For every 8-12 weeks of hard lifting, some people recommend a deload week. A deload week is when you either cut the workload significantly or take the time off from training entirely. It gives your body a chance to recover from the stress of 2-3 months of training.
The truth is, I hate it.
I’d prefer to skip it and keep working out. It’s hard to fight the feeling that my progress will backslide, even though I know that’s false.
As I get older, I’m 40 now (an age up until very recently I thought was ancient), I find that I need to take the breaks.
After 10-12 weeks usually some joint starts to feel uncomfortable. It’s not injured enough for me to consider it injured. Just kind of a creaky knee, shoulder or (newly) an elbow. I want to just train through it and expect it to go away but…
You’ve got a choice:
Option 1: train through it and hope the minor discomfort doesn’t lead to a significant injury that will keep you from training for weeks or months.
Option 2: take a week off, give your body and mind a break, and come back refreshed.
I’ve learned that taking a week off from the gym is usually enough for the discomfort to go away. Right now it’s usually one week every 12 weeks.
In addition to helping Repetitive Overuse Injuries, a well-timed break can alleviate CNS (Central Nervous System) fatigue. You don’t need to feel achy to benefit from deloading. If your progress has been plateaued for a few weeks, giving your CNS a break may lead to a breakthrough.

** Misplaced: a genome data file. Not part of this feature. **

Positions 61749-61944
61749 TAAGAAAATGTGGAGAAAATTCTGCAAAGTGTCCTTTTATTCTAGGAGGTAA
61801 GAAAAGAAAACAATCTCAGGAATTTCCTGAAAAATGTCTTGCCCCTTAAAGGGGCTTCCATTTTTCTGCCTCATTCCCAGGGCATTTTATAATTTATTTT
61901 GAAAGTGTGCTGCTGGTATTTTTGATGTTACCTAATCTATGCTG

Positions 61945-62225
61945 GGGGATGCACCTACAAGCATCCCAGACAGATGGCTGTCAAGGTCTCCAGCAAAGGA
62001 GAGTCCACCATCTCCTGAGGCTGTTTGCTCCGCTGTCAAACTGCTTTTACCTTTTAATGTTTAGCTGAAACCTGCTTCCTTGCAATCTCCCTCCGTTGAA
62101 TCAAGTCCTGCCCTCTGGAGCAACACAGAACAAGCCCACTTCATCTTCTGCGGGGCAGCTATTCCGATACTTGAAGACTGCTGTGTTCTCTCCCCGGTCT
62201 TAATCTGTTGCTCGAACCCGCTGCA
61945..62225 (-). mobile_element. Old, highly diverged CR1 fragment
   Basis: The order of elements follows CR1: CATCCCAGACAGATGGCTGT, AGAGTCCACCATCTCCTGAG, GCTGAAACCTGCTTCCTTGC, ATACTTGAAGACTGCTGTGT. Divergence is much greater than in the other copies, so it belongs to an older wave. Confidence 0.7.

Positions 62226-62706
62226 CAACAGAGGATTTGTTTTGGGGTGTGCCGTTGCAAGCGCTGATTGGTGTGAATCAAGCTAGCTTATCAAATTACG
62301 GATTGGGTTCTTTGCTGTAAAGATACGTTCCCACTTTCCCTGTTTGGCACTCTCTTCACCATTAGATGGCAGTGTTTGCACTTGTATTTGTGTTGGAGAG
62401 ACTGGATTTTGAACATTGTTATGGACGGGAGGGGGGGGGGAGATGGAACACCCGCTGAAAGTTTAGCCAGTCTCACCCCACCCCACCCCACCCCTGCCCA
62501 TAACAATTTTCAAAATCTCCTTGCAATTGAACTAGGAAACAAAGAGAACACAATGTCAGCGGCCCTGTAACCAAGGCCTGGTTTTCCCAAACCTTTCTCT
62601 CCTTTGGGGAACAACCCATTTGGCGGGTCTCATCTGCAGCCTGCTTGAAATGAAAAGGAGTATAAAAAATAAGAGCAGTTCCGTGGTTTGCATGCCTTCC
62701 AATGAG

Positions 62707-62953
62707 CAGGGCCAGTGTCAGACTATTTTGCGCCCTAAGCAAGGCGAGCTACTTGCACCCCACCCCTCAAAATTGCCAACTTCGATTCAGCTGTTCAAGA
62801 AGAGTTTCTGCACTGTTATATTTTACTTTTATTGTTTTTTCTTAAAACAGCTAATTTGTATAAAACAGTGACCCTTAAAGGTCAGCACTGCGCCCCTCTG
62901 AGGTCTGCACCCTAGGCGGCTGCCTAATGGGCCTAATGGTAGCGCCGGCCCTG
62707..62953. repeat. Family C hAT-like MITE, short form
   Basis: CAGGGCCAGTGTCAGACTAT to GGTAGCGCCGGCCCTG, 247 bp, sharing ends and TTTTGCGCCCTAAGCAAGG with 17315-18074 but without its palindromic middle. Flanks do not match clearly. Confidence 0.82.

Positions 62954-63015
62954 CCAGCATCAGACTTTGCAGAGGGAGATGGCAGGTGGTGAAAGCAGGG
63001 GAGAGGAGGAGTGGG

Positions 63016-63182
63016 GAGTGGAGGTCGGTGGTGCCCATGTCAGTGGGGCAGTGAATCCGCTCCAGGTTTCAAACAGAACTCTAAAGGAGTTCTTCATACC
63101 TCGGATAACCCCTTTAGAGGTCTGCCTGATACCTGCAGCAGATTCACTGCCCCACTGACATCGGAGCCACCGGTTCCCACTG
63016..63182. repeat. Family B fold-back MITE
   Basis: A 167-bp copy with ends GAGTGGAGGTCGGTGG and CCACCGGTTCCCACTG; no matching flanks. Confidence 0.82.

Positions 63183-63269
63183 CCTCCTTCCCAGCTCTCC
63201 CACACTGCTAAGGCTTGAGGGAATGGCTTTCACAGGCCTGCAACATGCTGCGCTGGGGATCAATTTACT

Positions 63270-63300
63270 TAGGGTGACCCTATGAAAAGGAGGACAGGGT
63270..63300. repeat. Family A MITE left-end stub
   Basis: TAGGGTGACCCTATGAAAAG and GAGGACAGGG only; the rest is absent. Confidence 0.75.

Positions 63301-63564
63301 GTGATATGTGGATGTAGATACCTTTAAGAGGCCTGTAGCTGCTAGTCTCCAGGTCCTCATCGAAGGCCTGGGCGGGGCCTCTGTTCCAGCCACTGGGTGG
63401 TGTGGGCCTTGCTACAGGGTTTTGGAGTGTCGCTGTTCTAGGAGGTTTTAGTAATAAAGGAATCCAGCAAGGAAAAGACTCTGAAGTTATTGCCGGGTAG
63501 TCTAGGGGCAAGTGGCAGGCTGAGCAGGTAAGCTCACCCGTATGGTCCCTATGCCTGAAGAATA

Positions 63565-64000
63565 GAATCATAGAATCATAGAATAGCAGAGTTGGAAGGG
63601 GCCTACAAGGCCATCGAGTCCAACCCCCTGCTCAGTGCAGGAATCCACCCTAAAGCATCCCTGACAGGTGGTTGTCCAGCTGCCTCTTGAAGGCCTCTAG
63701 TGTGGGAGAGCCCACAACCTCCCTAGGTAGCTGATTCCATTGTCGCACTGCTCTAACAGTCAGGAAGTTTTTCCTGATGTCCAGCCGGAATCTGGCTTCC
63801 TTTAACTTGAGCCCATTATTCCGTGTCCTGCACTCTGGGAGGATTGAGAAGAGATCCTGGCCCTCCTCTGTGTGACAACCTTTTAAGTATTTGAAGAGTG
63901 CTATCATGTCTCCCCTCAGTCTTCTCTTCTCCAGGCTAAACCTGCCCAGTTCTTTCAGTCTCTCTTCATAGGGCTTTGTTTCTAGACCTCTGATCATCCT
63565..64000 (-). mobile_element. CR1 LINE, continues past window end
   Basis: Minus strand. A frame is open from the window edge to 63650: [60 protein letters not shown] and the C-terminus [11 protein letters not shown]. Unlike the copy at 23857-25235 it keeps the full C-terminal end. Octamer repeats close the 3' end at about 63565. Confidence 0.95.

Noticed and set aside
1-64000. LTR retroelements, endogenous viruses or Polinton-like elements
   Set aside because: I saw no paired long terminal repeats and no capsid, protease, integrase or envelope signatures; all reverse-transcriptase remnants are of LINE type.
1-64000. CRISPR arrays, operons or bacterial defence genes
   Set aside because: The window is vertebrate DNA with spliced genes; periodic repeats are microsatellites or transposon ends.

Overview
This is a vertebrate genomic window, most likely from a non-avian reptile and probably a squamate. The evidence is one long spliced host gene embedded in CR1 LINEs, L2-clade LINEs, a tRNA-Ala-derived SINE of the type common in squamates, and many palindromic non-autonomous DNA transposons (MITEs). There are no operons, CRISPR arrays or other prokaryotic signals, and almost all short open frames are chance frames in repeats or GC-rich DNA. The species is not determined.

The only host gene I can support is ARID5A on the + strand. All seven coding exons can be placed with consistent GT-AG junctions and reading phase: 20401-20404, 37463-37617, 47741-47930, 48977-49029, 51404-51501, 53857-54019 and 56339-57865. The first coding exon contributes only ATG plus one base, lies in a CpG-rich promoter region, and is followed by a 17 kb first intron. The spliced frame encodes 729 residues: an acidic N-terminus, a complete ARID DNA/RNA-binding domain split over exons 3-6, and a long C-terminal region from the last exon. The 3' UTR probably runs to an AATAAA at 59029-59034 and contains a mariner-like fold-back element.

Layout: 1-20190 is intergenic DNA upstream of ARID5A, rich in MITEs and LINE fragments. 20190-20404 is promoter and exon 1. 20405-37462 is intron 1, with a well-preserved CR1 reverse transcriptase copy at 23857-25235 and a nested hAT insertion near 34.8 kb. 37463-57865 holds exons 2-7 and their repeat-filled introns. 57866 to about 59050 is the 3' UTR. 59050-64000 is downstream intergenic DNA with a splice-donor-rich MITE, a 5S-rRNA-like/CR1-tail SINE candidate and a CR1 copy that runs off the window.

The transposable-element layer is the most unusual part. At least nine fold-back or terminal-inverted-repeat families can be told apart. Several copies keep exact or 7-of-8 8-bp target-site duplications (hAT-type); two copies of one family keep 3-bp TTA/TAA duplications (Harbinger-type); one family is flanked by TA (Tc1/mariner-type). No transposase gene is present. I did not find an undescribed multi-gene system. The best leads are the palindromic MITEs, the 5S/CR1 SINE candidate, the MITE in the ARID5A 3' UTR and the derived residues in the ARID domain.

It’s not a reason to be completely sedentary though. I stay away from the weights but I focus on mobility (something I need to work on more) and get in some low intensity cardio with an hour of walking 2-3 days.
Part of me still feels like it’s slacking. But when I get back to regular training, my mind is fresh. I’m excited to get back to it. It’s okay to take time away so you can miss the weights!
My joints are much less cranky, too. The part that really surprised me is that you don’t lose any strength.
If you absolutely can’t imagine taking a week off, there are other ways to deload:
- You can reduce the weights of your working sets. Keep the repetitions and sets the same but you’ll use 50-60% of your normal working weights.
- You can reduce the repetitions. Keep the number of sets the same and use your normal working weights but you do half the repetitions.
Yes, it will feel easy. That’s the point.
Training hard and consistently is essential to progression but don’t grind yourself into a nub. You’re in this for the long-term benefits of fitness, right? A week off every few months is nothing over the course of years of training.